I believe, mostly, I’m on board with a lot of people here.

    But please, make sure you realize, I’m arguing that PEOPLE get addicted to substances, and not that SUBSTANCES addict people. When you take this point seriously, it’s not an argument against pot, it’s an argument for education to prevent PEOPLE from abusing any substance, and from the numbers, it is clear that people can abuse pot (although, in an overwhelming majority, they don’t).

    Hope this post helps!

  35. Danny Chapin says:

    Duncan – I think you seriously nailed a very skewed aspects of “mediaziation” of drugs — all we see is the pro-pot, anti-pot war in the media, because it’s almost impossible to enact major legislation to educate and hopefully prevent the (over)consumption of cigarettes or alcohol.

    I think Alcohol is the #1 drug problem in the United States right now, and the admissions stats definitely point to that.

    And if you do want to talk about physically addict drugs (which I have made a point not to do so in my articles), then I definitely suggest you read about the withdrawal symptoms of alcohol.

    Check this out:

    Pure insanity. We have medical professionals actually advising their alcoholic patients to continue drinking until they can get on medication to prevent hallucinations.

    I totally agree with you, I think in the large picture, pot is having far less of a negative impact than alcohol or cigarettes.

  36. Danny Chapin says:

    ezrydn – Thanks, I whole-heartedly agree, I think people can get addicted to and have a negative relationship with the internet, world of warcraft (crazy stuff), porn, gambling, and drugs, and not just illegal drugs, or even common drugs.

    My point, and to reply to Steve the Pharmacst and BuelahMan is that addiction is inherent to the INDIVIDUAL not the substance (mostly–opiates and depressants are the only really physically addictive drugs being consumed).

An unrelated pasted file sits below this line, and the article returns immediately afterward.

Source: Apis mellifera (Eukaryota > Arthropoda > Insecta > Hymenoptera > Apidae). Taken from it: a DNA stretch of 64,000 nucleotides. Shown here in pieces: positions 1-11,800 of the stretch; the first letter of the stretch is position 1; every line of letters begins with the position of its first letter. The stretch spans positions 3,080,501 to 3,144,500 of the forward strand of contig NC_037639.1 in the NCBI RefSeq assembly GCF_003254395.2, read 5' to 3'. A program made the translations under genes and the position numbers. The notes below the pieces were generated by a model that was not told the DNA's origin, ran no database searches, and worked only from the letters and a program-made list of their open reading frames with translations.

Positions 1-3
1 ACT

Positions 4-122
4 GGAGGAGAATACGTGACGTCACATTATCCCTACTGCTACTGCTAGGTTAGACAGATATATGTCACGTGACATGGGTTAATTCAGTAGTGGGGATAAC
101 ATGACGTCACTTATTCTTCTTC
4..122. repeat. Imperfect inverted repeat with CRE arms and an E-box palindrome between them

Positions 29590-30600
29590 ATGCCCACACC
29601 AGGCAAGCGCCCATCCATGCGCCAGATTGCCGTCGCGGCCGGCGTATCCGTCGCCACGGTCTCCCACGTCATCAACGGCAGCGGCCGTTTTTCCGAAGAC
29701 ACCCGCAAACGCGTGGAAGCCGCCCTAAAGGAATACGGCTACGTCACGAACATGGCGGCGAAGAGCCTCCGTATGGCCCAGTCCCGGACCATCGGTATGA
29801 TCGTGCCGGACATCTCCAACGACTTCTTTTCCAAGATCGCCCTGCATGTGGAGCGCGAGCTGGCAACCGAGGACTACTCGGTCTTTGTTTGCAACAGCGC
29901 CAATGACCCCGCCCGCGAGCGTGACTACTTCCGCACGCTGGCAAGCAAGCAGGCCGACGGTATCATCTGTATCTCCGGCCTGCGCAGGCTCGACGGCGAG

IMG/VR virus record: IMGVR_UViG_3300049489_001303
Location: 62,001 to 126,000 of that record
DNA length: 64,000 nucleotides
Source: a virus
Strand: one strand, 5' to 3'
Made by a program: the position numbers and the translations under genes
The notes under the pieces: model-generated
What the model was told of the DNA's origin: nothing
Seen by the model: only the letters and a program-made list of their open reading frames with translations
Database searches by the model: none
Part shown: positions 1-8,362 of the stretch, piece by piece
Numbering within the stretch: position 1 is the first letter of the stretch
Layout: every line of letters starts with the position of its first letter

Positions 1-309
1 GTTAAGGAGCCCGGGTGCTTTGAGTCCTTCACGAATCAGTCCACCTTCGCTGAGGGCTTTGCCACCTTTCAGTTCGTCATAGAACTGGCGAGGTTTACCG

37. aussidawg says:

    “But, less superficially, even if we do take seriously the 14.8% of referrals that are from individuals, we’re still left with 45,187 individuals seeking treatment for marijuana abuse, a number which is significant.”

    45,000 people *IS* a very significant number…when one considers that this many people die every year because of a lack of health insurance. I wonder how many people are treated for eating disorders every year? I would say probably more than the number treated for cannabis “addiction.”

    Anything can be addictive…gambling, sex, food, shopping, etc. Addiction is a psychological state, and dependence is the state where withdrawal of the substance will result in a withdrawal syndrome.

    Having been a consumer of cannabis on a multiple times per day daily basis while in my teens, and then stopping abruptly with no discomfort whatsoever, it is obvious that cannabis does not produces a physical dependence, nor IMHO is cannabis any more “addictive” than any other substance or activity which can induce a pleasurable effect on the user. The treatment business is just that…a business, and any “addiction” that can be manufactured by “experts” in the field is, well, good for business.

    Actually, considering the fact that no one has ever died as a direct result of consuming cannabis, but thousands die every year from alcohol, tobacco, or overeating…I would say that *IF* you must abuse a substance, cannabis abuse is better for your health.

  38. denmark says:

    Why in the heck is this even being discussed? Like 99.9% of people HERE don’t realize what addiction entails?
    Thought this was a site that supports Legalization of Cannabis. I could give a rip about alcoholics, and don’t tell me I “should be concerned”.

  39. Pete says:

    Denmark, this is a site that supports and fights for the legalization of all drugs, including Cannabis.